The need for an integrated land use policy in India

The issue of encroachment of government or public land is again under active debate in Karnataka. Strange as it may sound, while the demand for recovery of encroached government land is gathering momentum, yet another round of regularisation of forest land encroachment is being demanded by the legislators. A meeting of elected representatives has already discussed this issue. Even though forest land is legally considered public land, it appears the government is pursuing contradictory strategies. 

If one looks at this objectively, it is abundantly clear that there is an underlying common factor which is that public lands have been encroached and are being converted legally or surreptitiously into private ownership. Why then are we seeing an emerging discourse that appears to be completely contradictory? And should we analyse this only in terms of current monetary value or are there other imperatives in terms of long term value of such lands, its contribution to society and principles of inter-generational equity that must be considered? 

In order to evolve a robust solution we must first look at the causative factors. Fundamentally, there is no integrated land use policy which is extremely vital in a country like ours with a population of over 120 crore and where human densities already exceed a staggering 10 per sq km even in many forests that are to be managed as ‘inviolate’ wildlife reserves. 

The impetus for such encroachment primarily comes from the repeated cycles of ‘akrama’ and ‘sakrama’ that successive governments have followed for political expediency and the abysmal failure to check the deep-rooted nexus between the land mafia and people in positions of power. The other contributing factor has been the failure to muster political will and consensus for pursuing equitable land reforms in order to empower the landless.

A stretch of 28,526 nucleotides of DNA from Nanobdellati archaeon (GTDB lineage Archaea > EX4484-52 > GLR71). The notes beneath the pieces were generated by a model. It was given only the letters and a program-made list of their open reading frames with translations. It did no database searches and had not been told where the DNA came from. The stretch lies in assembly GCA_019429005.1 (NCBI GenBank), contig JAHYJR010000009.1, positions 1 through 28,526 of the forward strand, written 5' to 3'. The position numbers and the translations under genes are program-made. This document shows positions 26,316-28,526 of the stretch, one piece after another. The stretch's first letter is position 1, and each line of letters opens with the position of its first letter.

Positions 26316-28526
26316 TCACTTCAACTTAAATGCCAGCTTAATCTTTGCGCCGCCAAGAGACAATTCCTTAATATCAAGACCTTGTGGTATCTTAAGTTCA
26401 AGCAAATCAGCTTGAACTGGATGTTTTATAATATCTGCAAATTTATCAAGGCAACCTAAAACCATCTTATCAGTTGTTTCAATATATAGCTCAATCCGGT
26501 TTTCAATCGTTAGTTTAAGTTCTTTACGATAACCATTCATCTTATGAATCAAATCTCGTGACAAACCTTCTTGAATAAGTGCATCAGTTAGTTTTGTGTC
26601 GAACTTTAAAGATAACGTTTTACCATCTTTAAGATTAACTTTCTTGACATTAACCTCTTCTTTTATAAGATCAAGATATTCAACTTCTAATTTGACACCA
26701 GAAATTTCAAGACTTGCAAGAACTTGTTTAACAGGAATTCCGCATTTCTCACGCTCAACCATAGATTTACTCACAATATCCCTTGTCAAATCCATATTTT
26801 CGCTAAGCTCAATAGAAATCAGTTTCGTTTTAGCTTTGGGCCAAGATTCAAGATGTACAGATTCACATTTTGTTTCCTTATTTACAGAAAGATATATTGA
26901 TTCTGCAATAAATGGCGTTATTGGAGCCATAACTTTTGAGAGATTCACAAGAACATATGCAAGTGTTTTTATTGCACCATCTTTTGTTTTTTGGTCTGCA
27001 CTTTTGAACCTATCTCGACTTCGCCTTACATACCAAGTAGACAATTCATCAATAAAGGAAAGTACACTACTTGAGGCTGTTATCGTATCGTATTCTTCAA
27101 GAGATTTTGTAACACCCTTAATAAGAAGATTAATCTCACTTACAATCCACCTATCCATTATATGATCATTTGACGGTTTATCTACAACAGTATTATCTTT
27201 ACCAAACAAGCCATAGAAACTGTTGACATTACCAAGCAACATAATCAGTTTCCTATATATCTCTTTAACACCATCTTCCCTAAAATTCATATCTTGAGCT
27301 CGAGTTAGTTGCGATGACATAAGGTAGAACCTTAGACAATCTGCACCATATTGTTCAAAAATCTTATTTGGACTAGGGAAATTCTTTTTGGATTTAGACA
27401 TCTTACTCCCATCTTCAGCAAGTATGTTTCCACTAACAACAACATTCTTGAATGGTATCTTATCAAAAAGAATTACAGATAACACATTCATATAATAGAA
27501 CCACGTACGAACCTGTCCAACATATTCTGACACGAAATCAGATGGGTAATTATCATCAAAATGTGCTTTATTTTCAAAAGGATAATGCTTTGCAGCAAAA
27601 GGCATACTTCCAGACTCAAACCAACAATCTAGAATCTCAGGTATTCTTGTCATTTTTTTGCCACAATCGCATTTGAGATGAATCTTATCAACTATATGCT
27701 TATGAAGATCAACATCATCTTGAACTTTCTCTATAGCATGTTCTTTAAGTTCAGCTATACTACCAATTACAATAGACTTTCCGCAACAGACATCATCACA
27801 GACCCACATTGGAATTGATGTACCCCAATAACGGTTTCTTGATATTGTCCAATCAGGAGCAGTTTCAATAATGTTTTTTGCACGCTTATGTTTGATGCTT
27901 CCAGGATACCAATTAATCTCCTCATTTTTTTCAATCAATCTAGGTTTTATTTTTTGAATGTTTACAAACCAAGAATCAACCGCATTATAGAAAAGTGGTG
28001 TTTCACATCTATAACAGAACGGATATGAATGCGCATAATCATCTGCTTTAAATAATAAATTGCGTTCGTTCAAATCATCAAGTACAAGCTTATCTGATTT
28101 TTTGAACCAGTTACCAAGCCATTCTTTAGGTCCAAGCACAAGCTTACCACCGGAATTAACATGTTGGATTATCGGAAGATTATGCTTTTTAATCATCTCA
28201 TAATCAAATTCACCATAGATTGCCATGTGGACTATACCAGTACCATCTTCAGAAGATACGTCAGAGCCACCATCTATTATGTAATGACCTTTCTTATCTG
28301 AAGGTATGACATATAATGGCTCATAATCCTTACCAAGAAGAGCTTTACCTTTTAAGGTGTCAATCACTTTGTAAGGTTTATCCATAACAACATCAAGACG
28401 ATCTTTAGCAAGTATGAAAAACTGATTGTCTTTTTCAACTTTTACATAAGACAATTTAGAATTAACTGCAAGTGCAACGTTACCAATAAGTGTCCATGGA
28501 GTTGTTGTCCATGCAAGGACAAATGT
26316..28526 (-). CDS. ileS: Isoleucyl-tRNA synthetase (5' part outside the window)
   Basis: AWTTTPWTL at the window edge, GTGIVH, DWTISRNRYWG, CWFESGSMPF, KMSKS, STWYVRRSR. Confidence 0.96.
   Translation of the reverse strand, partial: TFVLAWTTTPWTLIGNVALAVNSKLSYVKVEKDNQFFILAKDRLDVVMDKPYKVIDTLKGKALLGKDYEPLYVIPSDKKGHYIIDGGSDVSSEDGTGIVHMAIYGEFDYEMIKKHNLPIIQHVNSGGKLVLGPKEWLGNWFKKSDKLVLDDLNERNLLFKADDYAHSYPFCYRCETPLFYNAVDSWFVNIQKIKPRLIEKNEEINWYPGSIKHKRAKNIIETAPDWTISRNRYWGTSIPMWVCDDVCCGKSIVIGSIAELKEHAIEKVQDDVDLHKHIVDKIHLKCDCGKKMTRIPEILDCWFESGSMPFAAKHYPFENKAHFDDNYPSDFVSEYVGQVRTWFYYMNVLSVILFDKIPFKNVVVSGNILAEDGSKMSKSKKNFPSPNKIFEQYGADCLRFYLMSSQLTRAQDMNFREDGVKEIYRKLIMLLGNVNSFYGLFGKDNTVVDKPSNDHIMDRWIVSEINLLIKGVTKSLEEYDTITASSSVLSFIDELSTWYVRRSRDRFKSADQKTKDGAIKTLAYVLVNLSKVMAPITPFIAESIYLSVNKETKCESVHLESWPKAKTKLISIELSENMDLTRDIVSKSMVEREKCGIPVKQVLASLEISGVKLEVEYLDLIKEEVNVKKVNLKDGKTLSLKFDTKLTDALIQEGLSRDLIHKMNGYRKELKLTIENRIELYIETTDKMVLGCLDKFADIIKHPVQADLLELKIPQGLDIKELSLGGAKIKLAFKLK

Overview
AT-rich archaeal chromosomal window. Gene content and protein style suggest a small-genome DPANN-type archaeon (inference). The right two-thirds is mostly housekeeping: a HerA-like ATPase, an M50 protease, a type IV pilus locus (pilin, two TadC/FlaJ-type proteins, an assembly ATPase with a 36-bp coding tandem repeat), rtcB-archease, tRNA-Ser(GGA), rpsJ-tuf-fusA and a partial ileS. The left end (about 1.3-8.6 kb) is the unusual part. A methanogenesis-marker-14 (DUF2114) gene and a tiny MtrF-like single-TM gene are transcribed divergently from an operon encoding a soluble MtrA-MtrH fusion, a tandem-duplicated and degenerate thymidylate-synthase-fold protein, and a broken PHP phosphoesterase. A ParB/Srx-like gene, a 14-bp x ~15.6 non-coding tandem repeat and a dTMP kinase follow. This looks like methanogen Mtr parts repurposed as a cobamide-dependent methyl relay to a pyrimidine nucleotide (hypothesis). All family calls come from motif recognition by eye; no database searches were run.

It must be recognised that vicious cycles of regularisation fuel further encroachment without fear of punitive action. Also, it demoralises sincere officials and frontline staff, some of whom fight a daily battle to protect public land at great odds.

 While reports of the AT Ramaswamy and Balasubramanian committees have diligently documented that more than 10 lakh hectare of Government land has been grabbed, the situation with respect to forest land is equally alarming. It is estimated that between 1950 and 1980, (before the enactment of the Forest Conservation Act) nearly 50 lakh hectare of forest land was diverted across the country for various non-forestry activities, a vast majority of it being for increasing agricultural land. In Karnataka alone, during the last round of forest land regularization in 1997 which was categorized as pre-1980 encroachments, close to 15,000 hectare was regularised. Now under the new Forest Rights Act, individual and community rights over a whopping 14 lakh hectare of forest land has been created in various States including Karnataka till May 2011.